STYLE: Rock RATING OUR PRODUCT CODE: 16600-14435 LABEL: Alarma 1010 FORMAT: CD Album ITEMS: 1
Reviewed by Mike Rimmer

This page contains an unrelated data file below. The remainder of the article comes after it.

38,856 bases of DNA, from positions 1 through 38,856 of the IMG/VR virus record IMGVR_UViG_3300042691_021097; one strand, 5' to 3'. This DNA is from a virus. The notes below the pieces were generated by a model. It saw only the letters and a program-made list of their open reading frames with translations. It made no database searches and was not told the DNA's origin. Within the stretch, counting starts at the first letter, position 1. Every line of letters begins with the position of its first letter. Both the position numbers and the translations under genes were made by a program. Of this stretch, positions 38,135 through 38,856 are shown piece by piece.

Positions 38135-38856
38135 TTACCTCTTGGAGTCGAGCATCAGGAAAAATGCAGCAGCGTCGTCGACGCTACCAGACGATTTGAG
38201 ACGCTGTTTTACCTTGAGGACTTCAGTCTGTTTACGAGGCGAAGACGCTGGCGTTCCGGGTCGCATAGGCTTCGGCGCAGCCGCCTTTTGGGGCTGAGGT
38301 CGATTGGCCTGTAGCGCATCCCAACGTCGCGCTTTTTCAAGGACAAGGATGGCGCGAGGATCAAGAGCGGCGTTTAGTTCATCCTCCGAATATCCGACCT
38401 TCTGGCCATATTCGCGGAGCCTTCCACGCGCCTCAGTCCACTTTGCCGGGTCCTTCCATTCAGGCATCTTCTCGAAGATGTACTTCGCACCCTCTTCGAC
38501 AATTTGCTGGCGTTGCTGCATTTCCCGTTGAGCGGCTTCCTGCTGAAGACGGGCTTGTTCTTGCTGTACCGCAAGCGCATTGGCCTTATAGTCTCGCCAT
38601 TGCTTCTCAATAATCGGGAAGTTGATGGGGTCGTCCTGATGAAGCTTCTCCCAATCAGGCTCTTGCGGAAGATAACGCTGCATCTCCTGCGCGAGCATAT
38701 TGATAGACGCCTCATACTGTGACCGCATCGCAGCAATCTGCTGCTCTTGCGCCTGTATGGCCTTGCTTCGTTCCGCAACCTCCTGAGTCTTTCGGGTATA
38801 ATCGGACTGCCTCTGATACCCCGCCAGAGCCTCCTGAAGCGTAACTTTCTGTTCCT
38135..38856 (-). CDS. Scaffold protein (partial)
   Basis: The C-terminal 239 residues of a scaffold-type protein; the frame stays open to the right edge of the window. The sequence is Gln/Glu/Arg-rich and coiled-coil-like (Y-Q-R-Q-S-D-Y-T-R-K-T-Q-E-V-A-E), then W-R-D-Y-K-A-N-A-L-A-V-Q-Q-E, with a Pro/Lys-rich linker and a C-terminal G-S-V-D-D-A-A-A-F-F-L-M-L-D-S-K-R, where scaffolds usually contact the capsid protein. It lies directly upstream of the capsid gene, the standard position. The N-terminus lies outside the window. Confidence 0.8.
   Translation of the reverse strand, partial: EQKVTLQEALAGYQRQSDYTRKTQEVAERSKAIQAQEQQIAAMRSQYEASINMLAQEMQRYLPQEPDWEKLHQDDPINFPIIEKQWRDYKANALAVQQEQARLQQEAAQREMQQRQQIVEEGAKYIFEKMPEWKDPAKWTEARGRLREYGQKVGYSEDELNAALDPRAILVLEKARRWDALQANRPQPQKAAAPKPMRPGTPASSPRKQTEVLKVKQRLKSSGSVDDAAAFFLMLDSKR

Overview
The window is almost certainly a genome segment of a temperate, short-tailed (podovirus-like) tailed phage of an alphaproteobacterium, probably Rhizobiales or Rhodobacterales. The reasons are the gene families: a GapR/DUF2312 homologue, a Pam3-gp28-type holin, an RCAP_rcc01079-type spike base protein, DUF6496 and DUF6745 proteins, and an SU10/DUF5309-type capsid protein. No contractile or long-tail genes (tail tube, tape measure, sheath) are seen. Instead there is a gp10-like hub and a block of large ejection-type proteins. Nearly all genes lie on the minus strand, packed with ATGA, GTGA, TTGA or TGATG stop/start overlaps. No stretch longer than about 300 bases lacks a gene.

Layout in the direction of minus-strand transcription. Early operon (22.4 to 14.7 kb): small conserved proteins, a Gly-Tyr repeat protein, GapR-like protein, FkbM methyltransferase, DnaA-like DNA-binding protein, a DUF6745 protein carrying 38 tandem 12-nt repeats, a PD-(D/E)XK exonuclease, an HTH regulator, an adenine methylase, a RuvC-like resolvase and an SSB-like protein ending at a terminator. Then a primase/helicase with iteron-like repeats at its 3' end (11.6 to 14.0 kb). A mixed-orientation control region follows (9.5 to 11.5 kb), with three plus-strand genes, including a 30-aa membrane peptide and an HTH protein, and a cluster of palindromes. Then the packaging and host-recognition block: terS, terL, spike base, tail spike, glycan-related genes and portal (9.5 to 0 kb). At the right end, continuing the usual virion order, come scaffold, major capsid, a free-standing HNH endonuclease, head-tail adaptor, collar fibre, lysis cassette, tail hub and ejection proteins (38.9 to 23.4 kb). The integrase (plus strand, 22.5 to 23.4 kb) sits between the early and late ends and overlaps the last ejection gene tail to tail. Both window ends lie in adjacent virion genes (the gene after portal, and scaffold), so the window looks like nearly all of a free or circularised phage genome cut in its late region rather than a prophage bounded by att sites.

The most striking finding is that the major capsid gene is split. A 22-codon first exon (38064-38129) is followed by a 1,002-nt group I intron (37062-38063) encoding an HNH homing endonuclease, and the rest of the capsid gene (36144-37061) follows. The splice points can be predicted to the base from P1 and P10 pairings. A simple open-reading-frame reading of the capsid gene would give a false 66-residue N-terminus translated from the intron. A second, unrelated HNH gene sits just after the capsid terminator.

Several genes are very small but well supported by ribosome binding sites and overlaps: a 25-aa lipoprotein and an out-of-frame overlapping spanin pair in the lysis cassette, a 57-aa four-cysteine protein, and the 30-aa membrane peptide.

Daniel Amos are the band fronted by Terry Taylor who went from an American West Coast Eagles style country rock band and transformed themselves into an early '80s new wave rock band of great insight, lyricism and high concept. Taylor's ambitious 'Alarma Chronicles' concept covered four albums with 1983's 'Doppelganger' being the second volume. It was a metaphorical and lyrical exploration of the dual nature of man, struggling to escape the baseness of his nature and stretch into the spiritual freedom given to him by God. Along the way Taylor's songs take a shot at modern culture in a series of snappy three minute new wave songs that are satisfying both musically and lyrically. "Mall (All Over The World)" predicts the mania for materialism which seems to have captured the soul of western civilisation whilst "Real Girls" examines the way that culture treats women. A particular favourite is "A New Car!" which takes a very effective pot shot at the prosperity teaching that had begun to get a grip on the Church in the early '80s and is tragically still being toted on Christian TV today. It utilises a sample TV quiz show over an old school rock'n'roll rhythm and is, frankly, hilarious especially with the cutesy girly vocals chanting "be more specific". Elsewhere Taylor's satire is effectively used to highlight other issues that trouble the Church. "Angels Tuck You In" is the song that probably most links this album to the material covered on the previous volume, 'Alarma!'. It examines the superficial idea that when you become a Christian nothing bad will ever happen to you again. There are plenty of moments when the band goes full throttle musically on songs like "Memory Lane" and "Little Crosses" and Jerry Chamberlain's guitar really does come to the fore. "Autographs For The Sick" is a fun avant garde song the meaning of which I have never been able to fathom! But then again, that doesn't stop me enjoying it! I am sure there's some sort of deep meaning that is escaping me but hey! There's plenty more here to connect with the heart and soul. "I Didn't Build It For Me" is a frantic soul searching song that examines the dual nature of motivation. A rich man donates the money to build a church building and then wrestles with the motivation involved. Meanwhile in the album's final cut Terry Taylor takes the listener through a slide show of snapshots documenting the creating and selling of an album and again shows the gap between the perceived reality of his public life and the private feelings he holds while it's all going on. It's a clever and touching conclusion. Artistically, Daniel Amos are one of the most creative Christian outfits to ever step into a recording studio. The fact that they never managed to create more than a cult following is a travesty.
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